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Safeguarding Makishi Masquerade in Zambia.
The Makishi masquerades with their colorful costumes are not only a representation of the ancestral forces brought to life from the spirit world; they are in essence, powerful metaphors for manifesting many aspects and culture of the Mukanda – Makishi practicing Communities. The music and dance and the fine art work in the costume design and mask making are among the living testimonies of Zambia’s Oral and Intangible Heritage.
Usually at the beginning of the dry season, the boys leave their homes and live for one to three months in an isolated bush camp. This separation from the outside world marks their symbolic death as children. The Mukanda involves the circumcision of the initiates, tests of courage and lessons on their future role as men and husbands. Each initiate is assigned a specific masked character, which remains with him throughout the entire process. The Limpumpu (Lichazi Likishi)represents a powerful and wealthy man with spiritual influence; the Linyampa (Mbunda Likishi) is the “lord” of the Mukanda and protective spirit with supernatural abilities; MwanaPwevo(Luvale Likishi) is a female character representing the ideal woman and is responsible for the musical accompaniment of the rituals and dancesand the Utenu (Chokwe Likishi), although vicious is a disciplinarian. The Makishi is another masked character, representing the spirit of a deceased ancestor who returns to the world of the living to assist the boys. The completion of the Mukanda is celebrated with a graduation ceremony. The entire village attends the Makishi dance and pantomime- like performance until the graduates re-emerge from the camp to be reintegrated with their communities as adult men.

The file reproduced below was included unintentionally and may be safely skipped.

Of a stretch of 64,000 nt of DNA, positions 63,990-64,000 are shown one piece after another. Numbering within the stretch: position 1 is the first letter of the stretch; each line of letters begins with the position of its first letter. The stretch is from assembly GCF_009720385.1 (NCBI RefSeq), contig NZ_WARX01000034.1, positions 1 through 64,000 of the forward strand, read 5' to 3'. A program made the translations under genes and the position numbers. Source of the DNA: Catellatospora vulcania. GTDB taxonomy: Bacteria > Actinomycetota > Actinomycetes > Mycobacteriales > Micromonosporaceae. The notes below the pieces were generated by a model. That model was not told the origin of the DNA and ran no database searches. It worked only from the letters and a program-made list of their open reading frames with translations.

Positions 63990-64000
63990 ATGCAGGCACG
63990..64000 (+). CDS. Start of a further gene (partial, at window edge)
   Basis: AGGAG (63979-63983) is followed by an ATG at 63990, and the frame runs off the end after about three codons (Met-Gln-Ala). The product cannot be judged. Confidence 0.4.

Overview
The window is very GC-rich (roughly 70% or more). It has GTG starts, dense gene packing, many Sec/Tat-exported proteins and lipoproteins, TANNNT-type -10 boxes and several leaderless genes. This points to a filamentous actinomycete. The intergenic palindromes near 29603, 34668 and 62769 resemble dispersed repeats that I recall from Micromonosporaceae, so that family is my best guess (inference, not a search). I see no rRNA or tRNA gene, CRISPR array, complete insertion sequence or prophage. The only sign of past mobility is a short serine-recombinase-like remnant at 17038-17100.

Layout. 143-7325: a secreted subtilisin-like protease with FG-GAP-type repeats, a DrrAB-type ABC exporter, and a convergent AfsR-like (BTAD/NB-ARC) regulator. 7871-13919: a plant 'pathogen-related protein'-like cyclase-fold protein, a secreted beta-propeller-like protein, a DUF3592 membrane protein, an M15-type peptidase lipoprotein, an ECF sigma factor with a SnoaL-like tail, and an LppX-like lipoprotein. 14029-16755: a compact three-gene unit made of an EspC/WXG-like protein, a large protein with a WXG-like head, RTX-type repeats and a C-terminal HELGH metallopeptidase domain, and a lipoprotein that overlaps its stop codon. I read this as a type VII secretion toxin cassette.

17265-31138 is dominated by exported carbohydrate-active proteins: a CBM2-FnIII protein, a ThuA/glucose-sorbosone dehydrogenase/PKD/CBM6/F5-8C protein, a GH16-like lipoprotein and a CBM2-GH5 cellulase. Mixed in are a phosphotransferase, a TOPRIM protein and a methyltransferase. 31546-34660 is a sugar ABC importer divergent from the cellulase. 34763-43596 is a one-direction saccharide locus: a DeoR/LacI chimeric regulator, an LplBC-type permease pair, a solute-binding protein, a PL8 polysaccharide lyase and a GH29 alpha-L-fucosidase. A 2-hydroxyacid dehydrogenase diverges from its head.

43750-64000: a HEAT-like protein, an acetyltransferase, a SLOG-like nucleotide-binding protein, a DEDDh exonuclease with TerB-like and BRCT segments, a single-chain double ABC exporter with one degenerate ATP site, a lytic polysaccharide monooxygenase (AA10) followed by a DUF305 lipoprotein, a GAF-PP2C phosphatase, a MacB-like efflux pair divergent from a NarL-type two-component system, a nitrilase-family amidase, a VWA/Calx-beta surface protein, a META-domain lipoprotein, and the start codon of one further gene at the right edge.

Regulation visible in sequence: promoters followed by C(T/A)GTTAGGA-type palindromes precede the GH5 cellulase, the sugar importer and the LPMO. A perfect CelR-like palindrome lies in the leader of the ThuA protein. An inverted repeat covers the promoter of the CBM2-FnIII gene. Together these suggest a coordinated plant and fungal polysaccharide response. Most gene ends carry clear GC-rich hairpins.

The Mukanda has an educational function of transmitting practical survival-skills as well as knowledge about nature, sexuality, religious beliefs and the social values of the community. In former times, it took place over a period of several months. Today, it is often reduced to one month in order to adapt to the school calendar.
The graduates from such a Mukanda become the trainers for the next generation of initiates and Makishi practitioners. In this manner, customs, beliefs and norms are passed on from one generation to another. There are no major differences in the practice of Makishi and Mukanda between rural and urban areas. However, in rural areas a cluster of 10-15 villages may come together and organize one joint mukanda, whilst in urban areas initiates are drawn from residents from different compounds or townships of a city to one Mukanda. In a year there are up to 50 throughout Zambia to cater for all the – Practicing Communities.
Zambezi is the district where most Luvale communities live but Mize is the capital and chief’s residence. It is here where the Likumbi Lya Mize Ceremony is held during the last week of August in each calendar year.
Kabompo is the district where most Mbunda communities live in North Western Province but Manyinga is the capital and their Senior Chief’s residence. It is here where Lukwakwa Ceremony is held during October in each calendar year.
Kabompo is the district where most Luchazi communities live but Chikenge is the capital and chief’s residence. It is here where the Chivweka Ceremony is held during July in each calendar year.
The Chokwe, Luchazi,
and Mbunda, who practice the Mukanda and